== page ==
Then one day on the Year of the Dog, trucks carrying bulldozers peeked over the long road. They parked up in a single column formation in direct view of the cliffs face. Houses were levelled, all of my properties. Gone. Any peasant that was brave enough to scream or scold the cadrè were beaten to the bone. After tending to the beaten, I walked passed the rubble for my last cigarette, I could hear the crackling of a great fire. I lit it by the fire of my burning Opium field as the villagers screamed in pain and sorrow. I just stood and watched the painting, strokes of bright orange and black blemished the moon soaked fields. In the distance, a single dove tree unable to flee is forced to watch the evil of man.
My village was once a beautiful place, now it cries in the smoke of the furnaces. Some would say the cliff would smile when drenched in the monsoon season, now it listens to the ramblings of withdrawn peasants and dying mothers. Bodies littered the side of our long road covered in bits of soot. The community house fed grains to peasants that hadn't succumb to the black fumes but the goats behind the house were for the cities.
I stopped caring and started eating, a dead tenant of mine had once said to me:
'My mother suffered in the Revolution of 1911, she said that bark or clay can be roasted on a fire and that it can be eaten. If trees are stripped, scrapings of coal also suffice'.
From the death of sparrows and absence of flies grew the number of locusts whom ruined wheat crops across the nation. Cadre grew more violent as the food for the cities depleted, peasants were buried alive, injected with salt water and had their tender bones crushed. It was then, when the scraped coal had taken my fingernails, that my loving wife gathered the women of the village into the community house. By dawn, a dozen women and children hung from the ceiling in a brave act of self destruction.
Ash blew itself across the land, tens of millions of the darkest souls floated into the next realm.
Now I sit by the community building, my son, a bloody mess of guts and muscle. My wife, hanging from the sad cliff face in the nude. Cadre refused to bury deserters. I'm hungry. Where do I go from here? The end cannot be worse than what I have suffered, yet; I dont know what the end is. A thousand gods have pondered and agreed to bestow this intensity of suffering onto man. Why? Theres my story for you fuckers. I'm going to sleep.
The faceless man had concluded his rambling and the line of dying peasants laughed in response to his tale, all seemed to have lost their way. Before his dying breath was ready, he held back. He had questions and so with his thin stature and the blackness of coal smudged across his teeth and mouth, he grabbed a sharp shoulder blade lying next to him and marched to the goats.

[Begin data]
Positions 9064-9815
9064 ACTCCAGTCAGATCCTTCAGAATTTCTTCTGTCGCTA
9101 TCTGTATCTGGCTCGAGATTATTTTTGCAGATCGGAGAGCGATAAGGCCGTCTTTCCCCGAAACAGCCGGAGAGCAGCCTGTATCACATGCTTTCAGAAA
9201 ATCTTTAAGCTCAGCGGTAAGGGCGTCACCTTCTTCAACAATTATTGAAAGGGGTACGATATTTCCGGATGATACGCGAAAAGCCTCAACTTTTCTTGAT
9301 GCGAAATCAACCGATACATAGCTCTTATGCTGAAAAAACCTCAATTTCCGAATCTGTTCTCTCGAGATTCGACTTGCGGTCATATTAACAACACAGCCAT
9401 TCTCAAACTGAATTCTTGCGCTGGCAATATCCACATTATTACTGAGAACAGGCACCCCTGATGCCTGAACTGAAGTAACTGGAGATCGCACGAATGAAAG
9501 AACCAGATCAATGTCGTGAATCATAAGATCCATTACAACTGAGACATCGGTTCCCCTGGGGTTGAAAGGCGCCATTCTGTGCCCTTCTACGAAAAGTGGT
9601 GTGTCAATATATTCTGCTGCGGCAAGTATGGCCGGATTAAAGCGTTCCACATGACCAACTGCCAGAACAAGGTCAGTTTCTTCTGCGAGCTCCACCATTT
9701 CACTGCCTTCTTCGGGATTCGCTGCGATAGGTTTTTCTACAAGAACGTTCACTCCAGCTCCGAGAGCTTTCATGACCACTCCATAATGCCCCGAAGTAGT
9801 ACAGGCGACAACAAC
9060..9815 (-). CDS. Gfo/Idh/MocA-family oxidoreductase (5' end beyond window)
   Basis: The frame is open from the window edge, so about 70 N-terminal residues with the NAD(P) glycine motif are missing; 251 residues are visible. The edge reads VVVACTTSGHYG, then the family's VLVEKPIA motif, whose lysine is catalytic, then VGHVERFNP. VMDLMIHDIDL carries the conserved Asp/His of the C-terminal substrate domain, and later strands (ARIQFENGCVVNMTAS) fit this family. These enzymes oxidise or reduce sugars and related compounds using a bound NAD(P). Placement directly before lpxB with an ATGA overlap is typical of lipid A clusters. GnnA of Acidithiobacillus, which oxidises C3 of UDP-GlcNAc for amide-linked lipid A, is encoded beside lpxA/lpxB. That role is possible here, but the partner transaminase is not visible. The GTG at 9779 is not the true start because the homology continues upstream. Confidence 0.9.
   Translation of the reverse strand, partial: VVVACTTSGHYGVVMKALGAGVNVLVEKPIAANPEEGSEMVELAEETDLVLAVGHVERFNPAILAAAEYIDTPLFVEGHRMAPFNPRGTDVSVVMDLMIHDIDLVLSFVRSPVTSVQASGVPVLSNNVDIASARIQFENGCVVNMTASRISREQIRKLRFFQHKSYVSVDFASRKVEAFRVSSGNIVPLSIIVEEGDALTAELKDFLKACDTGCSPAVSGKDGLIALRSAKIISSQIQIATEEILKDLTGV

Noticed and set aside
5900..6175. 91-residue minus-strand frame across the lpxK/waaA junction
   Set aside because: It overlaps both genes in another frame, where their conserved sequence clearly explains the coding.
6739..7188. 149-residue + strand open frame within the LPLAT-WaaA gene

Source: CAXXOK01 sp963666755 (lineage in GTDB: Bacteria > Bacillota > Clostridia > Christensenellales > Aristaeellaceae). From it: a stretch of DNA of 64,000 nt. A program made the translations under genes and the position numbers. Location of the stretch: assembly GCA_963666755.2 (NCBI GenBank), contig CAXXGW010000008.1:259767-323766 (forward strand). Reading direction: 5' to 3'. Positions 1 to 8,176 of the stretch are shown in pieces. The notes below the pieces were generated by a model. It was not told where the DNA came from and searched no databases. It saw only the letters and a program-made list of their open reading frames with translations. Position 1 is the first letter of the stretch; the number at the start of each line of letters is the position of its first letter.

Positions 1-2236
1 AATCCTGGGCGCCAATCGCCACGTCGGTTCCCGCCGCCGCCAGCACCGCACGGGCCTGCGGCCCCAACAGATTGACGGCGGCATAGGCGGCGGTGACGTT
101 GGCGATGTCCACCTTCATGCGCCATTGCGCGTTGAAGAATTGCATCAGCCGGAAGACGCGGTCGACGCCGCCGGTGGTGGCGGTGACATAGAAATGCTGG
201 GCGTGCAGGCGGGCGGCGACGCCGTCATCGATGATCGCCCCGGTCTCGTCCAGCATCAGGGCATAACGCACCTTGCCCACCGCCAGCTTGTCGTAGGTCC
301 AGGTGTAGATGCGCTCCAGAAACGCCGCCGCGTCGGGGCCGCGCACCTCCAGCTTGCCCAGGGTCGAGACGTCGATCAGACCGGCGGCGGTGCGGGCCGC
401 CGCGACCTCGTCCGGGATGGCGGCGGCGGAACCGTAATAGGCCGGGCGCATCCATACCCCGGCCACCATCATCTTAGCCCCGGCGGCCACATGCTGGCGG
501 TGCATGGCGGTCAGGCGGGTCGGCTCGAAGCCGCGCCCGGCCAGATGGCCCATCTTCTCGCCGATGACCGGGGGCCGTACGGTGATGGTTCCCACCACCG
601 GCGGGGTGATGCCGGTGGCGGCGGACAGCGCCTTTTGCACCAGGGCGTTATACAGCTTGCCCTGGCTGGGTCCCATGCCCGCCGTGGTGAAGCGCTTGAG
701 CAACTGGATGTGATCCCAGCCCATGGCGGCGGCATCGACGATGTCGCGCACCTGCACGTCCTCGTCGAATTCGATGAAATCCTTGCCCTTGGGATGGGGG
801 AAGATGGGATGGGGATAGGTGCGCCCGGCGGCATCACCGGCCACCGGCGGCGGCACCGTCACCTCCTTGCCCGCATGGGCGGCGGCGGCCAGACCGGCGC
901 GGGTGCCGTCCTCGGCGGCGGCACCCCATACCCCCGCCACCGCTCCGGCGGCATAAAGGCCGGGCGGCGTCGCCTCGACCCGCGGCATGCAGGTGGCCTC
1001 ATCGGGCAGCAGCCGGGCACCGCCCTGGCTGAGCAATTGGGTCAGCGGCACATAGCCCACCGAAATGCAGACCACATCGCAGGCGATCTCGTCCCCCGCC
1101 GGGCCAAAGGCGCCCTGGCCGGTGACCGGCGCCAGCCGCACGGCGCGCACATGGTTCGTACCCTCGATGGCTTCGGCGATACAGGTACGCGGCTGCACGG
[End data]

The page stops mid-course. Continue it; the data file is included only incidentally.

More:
The first goat he killed was too small, blood splattered across his left eye and hands as he worked hard to hold down the squealing creature. The other few goats could not be used either. From the pregnant one he had learnt to cut around the neck until he felt a crunch. This was when he was to rotate the shoulder blade, the head popped off clean. The final goat was a dream, its head lay on the ground, spitting dark red blood.
This man, with a face of blood, ash and soot fit the decapitated head onto his own after pulling out its brain and parts of its skull. Sharp cuts of bone sliced the mans neck as the head took its place on his thin face. Blood gushed down his face, the creatures blood mixed with his own and flowed down his face. He was suffocating.
The blood started to clot, it was almost solid. It webbed, crossing itself over through the dark abyss, the red plasma pulsated. It lived.
He walked carefully only over the plasma as he did not want to fall to his death, however he had failed to notice the hole at the centre of the complex. Falling through shadowy growths of blood vine, the colours brightened as he fell further from his starting point. Bright blood pushed him through the new realm and he found himself lying on the face of a black pyramid plummeting to eternity.
Purple lights flashed in the dark of the black abyss, it started to rain. The pyramid of blackness in the expanse of colourful blood rain, colonised by the faceless hybridized being; continued to fall. The eye of the goat manages a blink.
Sitting opposite him, a bearded man, browned by his climate. The rain continued, it flushed down the body of a palm tree that the bearded man sat under.
"God hates us. Why? In infinite suffering, even death may die. Why would he kill my happiness?".
In response to his questions the bearded man smiles. He opens his eyes slowly, his legs remain crossed.
"What happens at the end? I'm standing at the edge of my world, what's the meaning?".
Frustration was growing.
Not resting his smile, the bearded man answers:
Malnourished villagers found several dead goats behind the community house. That night they ate meat for the first time in years. The mans old tenant tucked into thin cuts of his landlord and goats cheek. This was when Yasukè opened his eyes with a stern look.
Sometime in 1580 - Japan.
Yasukè removes his trusted katana from the tachikake. He slides the cold steel from the hardened wooden koshirae. He stands by the open sliding door with the loose sleeve of his kimono dancing with the wind. His sword glistened amongst the dawning sun. Etched into the opening of the doorway Yasukè contemplated his dream as his talkative dwarf servant swept himself through the withering wheat fields to shout:
'Yasukè, taste battle for once. In the night as we slept, men ravaged our farmyards. Behold Yasukè, beyond the that tree stump lies thirty decapitated goats'.
Yasukè ran softly in short steps towards the sleepy cold sun. Passing the cold bark of the cut Maple tree, he lay his concerned eyes upon the massacre of some goats.